1976 was a time when Philadelphia fans were buried in 11 years of defeat, when Americans were battling the lingering effects of Watergate, the Vietnam War and a sweeping energy crisis. People needed a champion from their ranks, and a local school teacher answered their call. Vince Papale did the unthinkable and took on an insurmountable challenge…making the Philadelphia Eagles.
The 30-year old schoolteacher, who did not play football in college, not only transformed himself into an NFL football play, but he was voted by his teammates captain of the special teams. He has since been selected by the fans as the best special teamer in the Eagles 75-year history. So incredible is his journey that Disney felt compelled to tell his story in the major-motion picture, “Invincible,” released in 2006.
Why did you start reading Vince?
I travel a lot for speaking engagements and I always have a book in hand; I am really into action novels. Maybe two or three years ago, at bookstore in an airport, I saw a book jacket for a political thriller, written by a guy named Vince that looked athletic in his photo. So, I picked it up. That is how my brain works. I guess that’s what happens when you take too many hits to the head.
Mitch Rapp jumped right out at me.
I often think about what I would have done, almost as if what if I had another life, rather than teaching and football. I had thought about entering the Marines Corps or the Air Force after graduating from St Joseph’s University. I have always been very interested in espionage, Black Ops, Delta and the Navy SEALs.
I meet a lot of those guys when I am speaking, and they make me think of Mitch Rapp, who is my favorite fictional character.
Plus, my daughter goes to Syracuse, and they have a tribute to the victims of the Lockerbie bombing. I know in American Assassin Mitch’s girlfriend is portrayed as one of the victims.
All of these things combined, sometimes I can’t help but think Mitch Rapp is a real person.
Do you have a favorite book?
I related to Mitch, coming out of college as a lacrosse star trying to make the CIA, just like I came out of college a track star and was trying to realize my dream of making the NFL.
Plus, Hurley reminded me of Dick Vermeil, who would break down guys down to decide who he was going to keep for the team and then he would build them back up. When the Eagles made the Super Bowl, a few years after he became coach, he had 12 guys left from the team he inherited and he called them the Dirty Dozen. When I read about Hurley it is Vermeil with a bit less sophistication, but that same drive.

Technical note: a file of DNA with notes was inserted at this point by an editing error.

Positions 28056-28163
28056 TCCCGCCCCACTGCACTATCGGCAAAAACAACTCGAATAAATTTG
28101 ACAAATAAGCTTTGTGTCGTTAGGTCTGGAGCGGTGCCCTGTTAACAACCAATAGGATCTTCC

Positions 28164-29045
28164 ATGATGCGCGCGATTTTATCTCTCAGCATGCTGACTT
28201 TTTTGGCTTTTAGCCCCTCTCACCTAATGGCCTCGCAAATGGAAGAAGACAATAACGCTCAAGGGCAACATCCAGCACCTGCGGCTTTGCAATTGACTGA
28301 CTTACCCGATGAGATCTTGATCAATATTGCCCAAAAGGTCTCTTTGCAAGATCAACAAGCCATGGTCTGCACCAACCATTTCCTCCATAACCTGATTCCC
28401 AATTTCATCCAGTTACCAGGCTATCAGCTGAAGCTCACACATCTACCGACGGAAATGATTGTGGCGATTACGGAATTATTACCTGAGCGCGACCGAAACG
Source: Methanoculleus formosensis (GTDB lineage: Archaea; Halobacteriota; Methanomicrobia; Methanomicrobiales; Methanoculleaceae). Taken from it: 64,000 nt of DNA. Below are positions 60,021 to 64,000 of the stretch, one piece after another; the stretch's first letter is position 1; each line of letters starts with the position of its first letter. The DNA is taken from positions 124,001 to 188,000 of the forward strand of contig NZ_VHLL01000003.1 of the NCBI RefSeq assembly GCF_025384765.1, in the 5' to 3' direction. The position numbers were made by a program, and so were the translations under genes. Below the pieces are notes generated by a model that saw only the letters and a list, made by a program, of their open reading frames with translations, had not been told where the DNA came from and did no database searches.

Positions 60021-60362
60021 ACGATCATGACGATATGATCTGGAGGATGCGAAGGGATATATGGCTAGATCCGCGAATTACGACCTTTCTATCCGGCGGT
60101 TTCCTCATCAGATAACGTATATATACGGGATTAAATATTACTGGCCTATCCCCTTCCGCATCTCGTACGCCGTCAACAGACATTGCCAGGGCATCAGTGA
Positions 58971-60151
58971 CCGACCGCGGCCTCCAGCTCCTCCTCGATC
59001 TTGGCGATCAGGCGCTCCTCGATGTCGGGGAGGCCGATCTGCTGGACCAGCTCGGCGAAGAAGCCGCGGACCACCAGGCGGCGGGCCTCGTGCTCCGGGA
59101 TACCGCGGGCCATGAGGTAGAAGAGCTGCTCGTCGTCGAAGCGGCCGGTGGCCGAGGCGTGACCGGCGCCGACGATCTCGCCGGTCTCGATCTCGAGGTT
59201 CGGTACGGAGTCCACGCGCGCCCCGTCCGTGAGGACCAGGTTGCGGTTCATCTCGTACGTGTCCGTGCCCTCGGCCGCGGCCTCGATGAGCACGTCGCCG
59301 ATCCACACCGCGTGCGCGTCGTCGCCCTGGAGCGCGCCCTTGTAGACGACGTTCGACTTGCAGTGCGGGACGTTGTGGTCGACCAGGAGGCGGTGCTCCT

Who do you envision when you read about Mitch Rapp?
I do see myself. We were two guys on a mission. Mitch was trying to make CIA with an advocate in Irene Kennedy and an apparent adversary that would become an advocate in Hurley.
When I tried out for the Eagles, I had advocates in my father and high-school football coach, George Corner, and there was Dick Vermeil, who I thought at first was an adversary, but who, in reality, was my advocate that was trying to drive me to the next level.
I also see Mark Wahlberg when I read about Mitch Rapp. I was with him last week and I told him he should audition for the part for American Assassin.
If you could be a character in a Vince Flynn novel, who would you be?
Definitely Mitch Rapp. Although, in The Last Man, I was a little freaked. It seems like he has aged so quickly and he has hardened. I liked it though. He has seen a lot, maybe too much. You see that happen in real life.
What are you up to these days?
I was diagnosed with Stage I colon cancer around Memorial Day 2011. I had successful surgery, but March is National Colon Cancer month, and I will be attending conferences and participating in public service announcements.
I have a book out that I co-wrote with my wife Janet called, “Be Invincible... A Playbook For Reaching Your Full Potential” aimed at helping readers reach their full potential. We all have things we have to overcome and decisions that were game changers. In a way, it is like “Chicken Soup For The Soul,” where there are stories of people that overcome incredible things. With each story, we provide an action plan for reaching your potential. Janet, who although she was portrayed as a bartender in the movie, was a world-class gymnast and is now a very successful realtor, entrepreneur, and she runs the Invincible show around here.
We will be publishing a “Born To Be Invincible” book targeted towards teens and young adults, with a similar structure as our previous book where we have role models and solutions, but geared towards topics ranging from bullying to nutrition.
We are in the creation stage of a new cable-weekly show called, “Born To Be Invincible.” Each week, I feature guests who have achieved the unthinkable and experienced what we call an “Invincible Moment.”
Plus, I am a tier 1 speaker and am presenting across the country, mostly to Fortune 500 audiences, but I really enjoy speaking at colleges and high schools as well.
I am also working on a PBS special, but I cannot give too many details on that.
Really, I am just trying to be a good dad and a husband. I have a teenage son, Vinny, who is a really good football player and wants to head to Stanford. He made an all-star team and came home with his jersey and it was my number, 83. I was getting all misty eyed so he busted my chops and he told me he chose the number because of Wes Welker.
I have a daughter, Gabriella, that is cheerleading at Syracuse and she wants to get into broadcasting.
Janet and I have been married for 19 years, and will celebrate our 20th anniversary in August.
I call my family, my “why.” They are the reason why I do things and how I do things. They are my #1 motivation and we like to think that together we are an Invincible Team!